Insurance payouts for Canterbury earthquake claims have
topped $12 billion, the Insurance Council of New Zealand
It predicts 2014 will be a "watershed year" for Canterbury
earthquake claims, as 80 per cent of commercial and 66 per
cent of all residential claims had been fully settled.
As of the end of June, private insurers had paid out $7.7
billion in commercial claims and $4.4 billion in settling
residential claims, totalling $12.1 billion.
"Insurers are currently paying out $11 million a day to get
Cantabrians back into their homes and enabling businesses to
move forward," Insurance Council chief executive Tim Grafton
Last quarter saw a "major ramp up in progress" with 1517 over
cap claims settled, he said, double the previous quarter. The
figure is the equivalent of 17 claims settled daily and
insurers handing over 43 repaired or newly built homes weekly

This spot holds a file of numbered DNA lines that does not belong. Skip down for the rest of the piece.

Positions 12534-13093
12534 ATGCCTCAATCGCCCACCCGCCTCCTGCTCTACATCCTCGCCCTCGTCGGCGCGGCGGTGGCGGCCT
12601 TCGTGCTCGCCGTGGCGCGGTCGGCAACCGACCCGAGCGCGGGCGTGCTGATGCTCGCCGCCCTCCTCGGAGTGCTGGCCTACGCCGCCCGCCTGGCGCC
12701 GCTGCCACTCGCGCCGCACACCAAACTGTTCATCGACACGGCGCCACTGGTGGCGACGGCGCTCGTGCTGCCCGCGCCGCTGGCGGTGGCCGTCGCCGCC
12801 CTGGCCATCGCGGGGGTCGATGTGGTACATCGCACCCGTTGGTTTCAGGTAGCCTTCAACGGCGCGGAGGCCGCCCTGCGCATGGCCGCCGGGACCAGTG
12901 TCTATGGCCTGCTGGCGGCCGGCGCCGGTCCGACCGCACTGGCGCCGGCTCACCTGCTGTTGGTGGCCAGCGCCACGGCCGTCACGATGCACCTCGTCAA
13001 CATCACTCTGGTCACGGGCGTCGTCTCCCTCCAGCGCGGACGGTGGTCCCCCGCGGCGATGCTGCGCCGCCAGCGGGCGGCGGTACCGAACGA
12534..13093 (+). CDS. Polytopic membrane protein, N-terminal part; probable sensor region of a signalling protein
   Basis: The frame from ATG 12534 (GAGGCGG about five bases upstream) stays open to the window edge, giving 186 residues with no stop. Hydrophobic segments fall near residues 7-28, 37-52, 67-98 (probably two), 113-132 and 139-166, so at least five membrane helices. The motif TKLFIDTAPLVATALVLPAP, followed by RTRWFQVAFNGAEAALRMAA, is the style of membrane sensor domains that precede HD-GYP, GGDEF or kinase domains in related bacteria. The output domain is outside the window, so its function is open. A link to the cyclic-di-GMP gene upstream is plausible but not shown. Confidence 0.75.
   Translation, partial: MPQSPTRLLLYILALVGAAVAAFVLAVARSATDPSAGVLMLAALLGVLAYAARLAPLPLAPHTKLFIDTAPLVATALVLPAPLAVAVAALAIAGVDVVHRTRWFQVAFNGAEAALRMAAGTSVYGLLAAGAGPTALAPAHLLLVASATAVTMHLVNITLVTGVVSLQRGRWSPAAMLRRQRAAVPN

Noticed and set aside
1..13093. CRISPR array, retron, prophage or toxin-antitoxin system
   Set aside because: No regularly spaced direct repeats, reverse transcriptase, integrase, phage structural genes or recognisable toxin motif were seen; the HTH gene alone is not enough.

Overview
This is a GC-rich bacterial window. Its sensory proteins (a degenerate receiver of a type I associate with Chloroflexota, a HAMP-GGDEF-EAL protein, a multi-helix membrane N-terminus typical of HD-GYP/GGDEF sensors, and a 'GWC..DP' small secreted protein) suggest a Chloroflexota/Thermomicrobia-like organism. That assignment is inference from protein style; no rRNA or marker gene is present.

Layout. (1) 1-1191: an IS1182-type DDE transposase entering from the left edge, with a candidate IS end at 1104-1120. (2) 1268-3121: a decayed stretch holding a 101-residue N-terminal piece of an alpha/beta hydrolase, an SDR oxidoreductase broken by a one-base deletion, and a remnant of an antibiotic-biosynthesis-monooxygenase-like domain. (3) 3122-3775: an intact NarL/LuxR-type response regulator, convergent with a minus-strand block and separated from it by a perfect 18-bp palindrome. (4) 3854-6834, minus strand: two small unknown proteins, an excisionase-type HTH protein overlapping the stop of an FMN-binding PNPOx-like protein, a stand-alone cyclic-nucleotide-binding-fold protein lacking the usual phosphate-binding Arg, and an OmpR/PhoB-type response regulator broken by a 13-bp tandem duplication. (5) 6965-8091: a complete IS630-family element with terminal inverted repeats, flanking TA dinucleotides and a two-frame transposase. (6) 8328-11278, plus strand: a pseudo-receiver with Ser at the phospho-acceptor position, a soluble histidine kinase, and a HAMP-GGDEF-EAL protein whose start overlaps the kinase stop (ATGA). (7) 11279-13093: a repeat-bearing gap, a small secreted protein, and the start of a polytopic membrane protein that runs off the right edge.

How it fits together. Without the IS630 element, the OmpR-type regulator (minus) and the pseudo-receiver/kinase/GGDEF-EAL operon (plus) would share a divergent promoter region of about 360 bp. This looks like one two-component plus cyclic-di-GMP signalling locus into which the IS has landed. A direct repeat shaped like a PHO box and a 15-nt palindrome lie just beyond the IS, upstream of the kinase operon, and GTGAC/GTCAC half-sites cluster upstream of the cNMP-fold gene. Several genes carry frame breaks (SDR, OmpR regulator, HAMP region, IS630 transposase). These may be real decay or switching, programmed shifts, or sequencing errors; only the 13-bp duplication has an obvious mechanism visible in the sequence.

to their customers.
"The settlement of Canterbury earthquake residential
insurance claims has definitely reached a turning point with
50 per cent of all over cap claims now fully settled and 72
per cent of the out of scope claims completed," he said.
At the end of the June quarter, insurers had 22,739 dwelling
claims over the $100,000 plus GST EQC cap, according to the
Canterbury Earthquake Recovery Authority (Cera) survey, 284
more than the March quarter.
"Private insurers have reached the halfway mark by fully
settling 11,392 over cap dwelling claims, including the
completion of 2203 rebuilds and major repairs," said Mr
Of the 11,347 over cap claims remaining, 8110 insurer-managed
rebuilds and repairs are in progress: 1611 (20 per cent of
8110) are currently under construction; 442 (5 per cent) in
consenting with a local authority or government agency; 1089
(13 per cent) under contract.
The Cera survey also confirmed that 9189 claims were cash
settled with a further 850 awaiting their agreed cash
settlement to be finalised, Mr GRafton said.
"In spite of insurers receiving over 700 newly over cap
dwelling claims from EQC this year, insurers are still
confident that almost all major repairs and rebuilds will be
completed by the end of 2016," he said.
However, Mr Grafton warned that while "some headway" had been
made, there were many complicating factors which could hinder